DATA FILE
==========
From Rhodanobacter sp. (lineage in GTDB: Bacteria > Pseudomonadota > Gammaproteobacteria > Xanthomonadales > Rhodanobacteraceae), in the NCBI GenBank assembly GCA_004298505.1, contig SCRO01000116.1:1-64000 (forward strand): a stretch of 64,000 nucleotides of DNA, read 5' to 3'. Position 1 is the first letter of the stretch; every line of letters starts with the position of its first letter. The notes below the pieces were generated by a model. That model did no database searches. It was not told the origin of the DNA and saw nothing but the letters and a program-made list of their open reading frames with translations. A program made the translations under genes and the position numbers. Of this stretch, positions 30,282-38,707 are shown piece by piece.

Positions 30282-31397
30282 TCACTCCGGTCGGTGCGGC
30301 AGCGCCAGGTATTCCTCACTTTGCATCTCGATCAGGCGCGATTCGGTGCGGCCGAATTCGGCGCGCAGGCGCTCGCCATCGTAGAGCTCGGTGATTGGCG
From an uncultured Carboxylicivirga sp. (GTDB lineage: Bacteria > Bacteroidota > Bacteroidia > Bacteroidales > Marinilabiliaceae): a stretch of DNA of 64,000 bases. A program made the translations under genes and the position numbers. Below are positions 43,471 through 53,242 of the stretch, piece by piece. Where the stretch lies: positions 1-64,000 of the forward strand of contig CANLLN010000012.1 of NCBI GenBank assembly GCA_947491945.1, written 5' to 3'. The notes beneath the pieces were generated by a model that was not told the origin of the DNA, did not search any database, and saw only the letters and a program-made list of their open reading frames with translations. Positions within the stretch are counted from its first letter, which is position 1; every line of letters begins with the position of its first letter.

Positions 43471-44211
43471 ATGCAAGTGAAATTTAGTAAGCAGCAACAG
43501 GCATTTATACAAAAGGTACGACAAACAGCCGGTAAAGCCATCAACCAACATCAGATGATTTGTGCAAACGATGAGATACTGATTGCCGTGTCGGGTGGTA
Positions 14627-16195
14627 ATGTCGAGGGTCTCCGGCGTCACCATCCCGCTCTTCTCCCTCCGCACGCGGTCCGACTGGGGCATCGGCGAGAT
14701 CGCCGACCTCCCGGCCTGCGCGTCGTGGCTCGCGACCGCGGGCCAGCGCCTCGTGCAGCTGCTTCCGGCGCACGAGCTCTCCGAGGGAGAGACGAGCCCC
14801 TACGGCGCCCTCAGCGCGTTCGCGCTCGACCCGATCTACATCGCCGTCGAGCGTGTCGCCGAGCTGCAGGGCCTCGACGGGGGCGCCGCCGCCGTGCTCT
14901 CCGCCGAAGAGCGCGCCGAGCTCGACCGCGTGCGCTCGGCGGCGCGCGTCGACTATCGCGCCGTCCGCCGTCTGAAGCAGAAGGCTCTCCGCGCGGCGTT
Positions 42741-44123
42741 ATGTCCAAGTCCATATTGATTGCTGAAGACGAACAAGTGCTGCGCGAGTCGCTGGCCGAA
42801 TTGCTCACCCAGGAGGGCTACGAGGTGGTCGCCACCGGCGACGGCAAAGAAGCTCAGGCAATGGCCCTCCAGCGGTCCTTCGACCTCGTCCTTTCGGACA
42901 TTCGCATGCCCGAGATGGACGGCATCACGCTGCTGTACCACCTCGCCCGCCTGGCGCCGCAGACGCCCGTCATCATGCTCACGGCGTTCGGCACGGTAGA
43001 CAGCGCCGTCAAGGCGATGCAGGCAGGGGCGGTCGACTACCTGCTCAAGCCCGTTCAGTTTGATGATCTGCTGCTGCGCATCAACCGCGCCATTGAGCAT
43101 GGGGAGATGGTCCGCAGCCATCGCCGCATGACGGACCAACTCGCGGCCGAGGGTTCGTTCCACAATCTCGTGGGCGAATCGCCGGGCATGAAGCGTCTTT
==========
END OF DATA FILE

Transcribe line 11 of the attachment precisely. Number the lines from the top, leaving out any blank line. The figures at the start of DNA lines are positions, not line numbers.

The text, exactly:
14701 CGCCGACCTCCCGGCCTGCGCGTCGTGGCTCGCGACCGCGGGCCAGCGCCTCGTGCAGCTGCTTCCGGCGCACGAGCTCTCCGAGGGAGAGACGAGCCCC